Without deeper investigation, it can be stated that virtualization brings only benefits. In fact, however, it isn’t so straightforward. With the consolidation of resources, the VM density per host also increases. Any incident may have – in comparison with classical architecture – a much more serious impact on a larger number of systems and services. The risk also lies in the interdependence between services and subsystems. In physical architectures, each application would rely on their own dedicated services (their database, their backup subsystem, etc.). With the advent of virtualization several services and systems can be merged, for example many applications typically store data on one or a few shared database servers. Plans for high availability must also take into account the order of recovery of individual services according to their importance, taking also in consideration the interdependency between systems and subsystems. In larger operational architectures, administrators rarely have accurate information on business requirements related to availability of services. This is another effect which negatively impacts proper implementation of business continuity, the solution may be accurate plans based on business impact analysis. Therefore it is also important to work with a partner who is able to ensure that high availability and business continuity are effectively designed.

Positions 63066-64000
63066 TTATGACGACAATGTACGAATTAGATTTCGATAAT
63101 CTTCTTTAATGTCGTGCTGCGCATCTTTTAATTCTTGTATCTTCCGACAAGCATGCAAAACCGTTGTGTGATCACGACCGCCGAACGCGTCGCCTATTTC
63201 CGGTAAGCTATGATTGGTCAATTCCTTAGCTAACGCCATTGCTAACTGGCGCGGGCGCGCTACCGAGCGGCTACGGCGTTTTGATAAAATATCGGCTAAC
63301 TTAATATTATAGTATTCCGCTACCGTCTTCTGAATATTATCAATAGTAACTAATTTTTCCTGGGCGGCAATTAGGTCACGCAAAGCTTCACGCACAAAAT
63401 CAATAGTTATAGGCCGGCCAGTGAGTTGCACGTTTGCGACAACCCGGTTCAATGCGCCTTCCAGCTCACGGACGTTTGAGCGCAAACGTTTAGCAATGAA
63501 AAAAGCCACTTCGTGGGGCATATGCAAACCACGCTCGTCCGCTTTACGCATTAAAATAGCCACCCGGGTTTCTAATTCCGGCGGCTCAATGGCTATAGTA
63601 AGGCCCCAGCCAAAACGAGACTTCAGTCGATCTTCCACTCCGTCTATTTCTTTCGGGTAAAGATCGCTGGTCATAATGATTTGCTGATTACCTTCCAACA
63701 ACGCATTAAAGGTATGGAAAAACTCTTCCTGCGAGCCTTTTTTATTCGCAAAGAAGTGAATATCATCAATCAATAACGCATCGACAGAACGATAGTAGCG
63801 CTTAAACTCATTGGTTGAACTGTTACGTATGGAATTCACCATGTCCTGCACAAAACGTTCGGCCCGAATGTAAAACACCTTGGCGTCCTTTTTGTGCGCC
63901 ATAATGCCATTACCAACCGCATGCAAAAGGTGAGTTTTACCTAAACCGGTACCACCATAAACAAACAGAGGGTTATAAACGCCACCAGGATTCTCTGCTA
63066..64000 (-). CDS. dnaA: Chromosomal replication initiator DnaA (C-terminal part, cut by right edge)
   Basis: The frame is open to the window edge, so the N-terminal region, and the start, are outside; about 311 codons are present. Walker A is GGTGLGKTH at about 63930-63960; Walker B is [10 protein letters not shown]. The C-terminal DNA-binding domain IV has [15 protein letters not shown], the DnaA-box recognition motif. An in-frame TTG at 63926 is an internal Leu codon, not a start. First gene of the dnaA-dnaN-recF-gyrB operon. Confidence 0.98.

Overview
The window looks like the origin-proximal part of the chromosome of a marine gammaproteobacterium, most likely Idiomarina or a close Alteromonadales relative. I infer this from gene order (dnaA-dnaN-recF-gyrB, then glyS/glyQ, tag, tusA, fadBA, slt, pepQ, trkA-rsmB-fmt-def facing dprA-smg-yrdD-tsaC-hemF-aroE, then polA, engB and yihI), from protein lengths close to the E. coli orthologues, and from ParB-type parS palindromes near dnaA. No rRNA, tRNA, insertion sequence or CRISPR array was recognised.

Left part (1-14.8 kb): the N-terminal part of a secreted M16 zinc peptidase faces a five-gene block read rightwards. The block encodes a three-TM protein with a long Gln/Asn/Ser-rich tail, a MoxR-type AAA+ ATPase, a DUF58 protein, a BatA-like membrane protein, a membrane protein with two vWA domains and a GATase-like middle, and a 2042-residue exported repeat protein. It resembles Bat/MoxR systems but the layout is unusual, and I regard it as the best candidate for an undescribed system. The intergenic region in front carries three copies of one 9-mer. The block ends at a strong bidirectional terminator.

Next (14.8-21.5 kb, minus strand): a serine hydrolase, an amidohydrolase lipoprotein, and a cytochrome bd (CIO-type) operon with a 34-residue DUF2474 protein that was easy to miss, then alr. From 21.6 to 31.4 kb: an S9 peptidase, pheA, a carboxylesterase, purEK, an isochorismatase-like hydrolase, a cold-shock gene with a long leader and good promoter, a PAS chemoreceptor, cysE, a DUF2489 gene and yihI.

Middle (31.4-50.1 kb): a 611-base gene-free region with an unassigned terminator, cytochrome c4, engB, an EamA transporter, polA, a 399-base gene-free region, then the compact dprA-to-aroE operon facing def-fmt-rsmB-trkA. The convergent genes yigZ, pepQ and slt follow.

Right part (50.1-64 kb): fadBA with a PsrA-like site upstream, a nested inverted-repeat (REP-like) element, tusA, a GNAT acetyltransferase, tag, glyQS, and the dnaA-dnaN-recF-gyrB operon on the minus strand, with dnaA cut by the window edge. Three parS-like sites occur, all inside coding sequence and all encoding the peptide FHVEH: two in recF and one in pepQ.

With the consolidation of resources, the VM density per host also increases. Any incident may have – in comparison with classical architecture – a much more serious impact on a larger number of systems and services.